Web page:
OS Battleground

Still, for some consumers and potential business converts, the issueof buying a netbook with or without Windows as the installed operatingsystem can be a make-or-break proposition. If the netbook is going to be used asa second computer, the user has to deal with compatibility issues.

“We need to educate potential users that Linux won’t work the same wayas Windows and they will need to use different software programs,”Gerry Carr, marketing manager at Canonical, told LinuxInsider.Canonical is the commercial sponsor of the free Ubuntu Linuxdistribution.

Linux is just as good as Windows and can be made better, but potentialnetbook buyers need a real choice based on a reliable productthat has a benefit other than being a free OS, according to Carr.

“It will take time. We are a long way for the consumer and a bitcloser for businesses [in fully accepting the Linux OS]. There is notyet a compelling reason for users to switch,” said Carr.

Growing Linux Users

The push toward offering the Linux alternative to mainstreamconsumers is starting to take root. Zemlin gives muchof the credit for the surge in Linux’s popularity to the success ofthe Asus Eee PC, one of the earliest netbooks to arrive on the market.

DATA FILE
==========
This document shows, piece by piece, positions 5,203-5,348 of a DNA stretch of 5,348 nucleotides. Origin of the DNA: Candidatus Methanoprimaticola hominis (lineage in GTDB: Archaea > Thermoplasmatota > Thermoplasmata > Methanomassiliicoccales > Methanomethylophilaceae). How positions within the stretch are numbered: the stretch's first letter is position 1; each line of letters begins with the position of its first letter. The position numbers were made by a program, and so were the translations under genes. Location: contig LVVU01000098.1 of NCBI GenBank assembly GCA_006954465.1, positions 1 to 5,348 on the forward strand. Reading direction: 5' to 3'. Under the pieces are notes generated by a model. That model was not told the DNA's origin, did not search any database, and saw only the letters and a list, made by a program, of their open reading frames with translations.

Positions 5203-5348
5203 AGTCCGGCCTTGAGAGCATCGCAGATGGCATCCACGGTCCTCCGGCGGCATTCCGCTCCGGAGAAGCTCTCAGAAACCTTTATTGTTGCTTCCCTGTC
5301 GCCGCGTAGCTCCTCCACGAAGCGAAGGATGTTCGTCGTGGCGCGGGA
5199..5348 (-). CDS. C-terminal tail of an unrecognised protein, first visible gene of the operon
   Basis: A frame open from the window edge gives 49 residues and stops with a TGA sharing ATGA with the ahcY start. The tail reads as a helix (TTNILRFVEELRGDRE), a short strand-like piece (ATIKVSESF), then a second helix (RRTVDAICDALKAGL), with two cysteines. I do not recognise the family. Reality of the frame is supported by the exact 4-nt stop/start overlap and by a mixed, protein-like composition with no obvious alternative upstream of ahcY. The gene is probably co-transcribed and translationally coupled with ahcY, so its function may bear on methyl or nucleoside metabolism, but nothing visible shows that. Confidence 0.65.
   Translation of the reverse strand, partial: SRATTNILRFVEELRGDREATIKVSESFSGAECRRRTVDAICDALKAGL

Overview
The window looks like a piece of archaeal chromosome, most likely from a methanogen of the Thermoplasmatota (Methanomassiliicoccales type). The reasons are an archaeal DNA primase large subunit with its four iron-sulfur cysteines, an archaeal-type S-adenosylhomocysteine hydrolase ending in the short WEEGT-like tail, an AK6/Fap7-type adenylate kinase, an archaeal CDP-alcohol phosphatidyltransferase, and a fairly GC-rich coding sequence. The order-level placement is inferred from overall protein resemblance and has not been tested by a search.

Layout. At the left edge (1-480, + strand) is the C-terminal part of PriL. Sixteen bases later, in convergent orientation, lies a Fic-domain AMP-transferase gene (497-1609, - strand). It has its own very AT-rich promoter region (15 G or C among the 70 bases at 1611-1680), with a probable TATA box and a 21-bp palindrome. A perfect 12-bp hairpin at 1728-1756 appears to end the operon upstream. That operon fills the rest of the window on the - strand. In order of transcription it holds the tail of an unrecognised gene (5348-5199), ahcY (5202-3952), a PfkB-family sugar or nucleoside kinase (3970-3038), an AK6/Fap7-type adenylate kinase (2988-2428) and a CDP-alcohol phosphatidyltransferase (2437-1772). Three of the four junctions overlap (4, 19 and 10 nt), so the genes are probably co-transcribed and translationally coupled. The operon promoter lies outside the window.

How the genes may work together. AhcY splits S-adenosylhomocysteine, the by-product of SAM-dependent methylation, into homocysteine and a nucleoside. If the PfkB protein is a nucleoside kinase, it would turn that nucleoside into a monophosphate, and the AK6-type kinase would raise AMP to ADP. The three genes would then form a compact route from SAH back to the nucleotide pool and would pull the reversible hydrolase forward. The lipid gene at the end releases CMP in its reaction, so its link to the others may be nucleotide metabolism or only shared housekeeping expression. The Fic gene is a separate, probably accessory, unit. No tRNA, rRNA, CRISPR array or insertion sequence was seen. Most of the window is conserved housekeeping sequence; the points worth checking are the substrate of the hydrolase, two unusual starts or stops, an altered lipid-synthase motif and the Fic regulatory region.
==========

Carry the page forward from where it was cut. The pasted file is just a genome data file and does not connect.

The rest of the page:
“The Linux Foundation’s philosophy is to stick it to Microsoft withLinux’s strengths. Linux developers release early, and they releaseoften. This gets improvements into the code sooner. Microsoft can’tovercome the architectural problem it created. Vendors can’t brand itand can’t customize it they way they can with a Linux distro,” saidZemlin.

From Canonical’s view, its initial success in placing a remixedversion of the popular Ubuntu distro on netbooks sold by severalmanufacturers is already gaining new Linux users and will help to growthe user base. In particular, the six-month release cycle Ubuntufollows for upgrades will give the OS’s developers much improvementand added experience working with netbook hardware, noted Carr.

“This gives us a terrific position against Windows 7 when it finallyarrives. We need to overcome Windows bias. This will be a difficulttask to overcome user change,” said Carr.

The Linux Leap

In order to make Linux appealing to consumers, vendors and developershave to straddle several hurdles, according to Laguna. Like it or not,Linux has to have the look and feel of Windows to succeed.

“For netbooks, Linux vendors have to make it look as much likeMicrosoft as they can. Make it very similar to what XP does. This willbe key. Ubuntu has made strong inroads this way,” Open-Xchange’sLaguna said.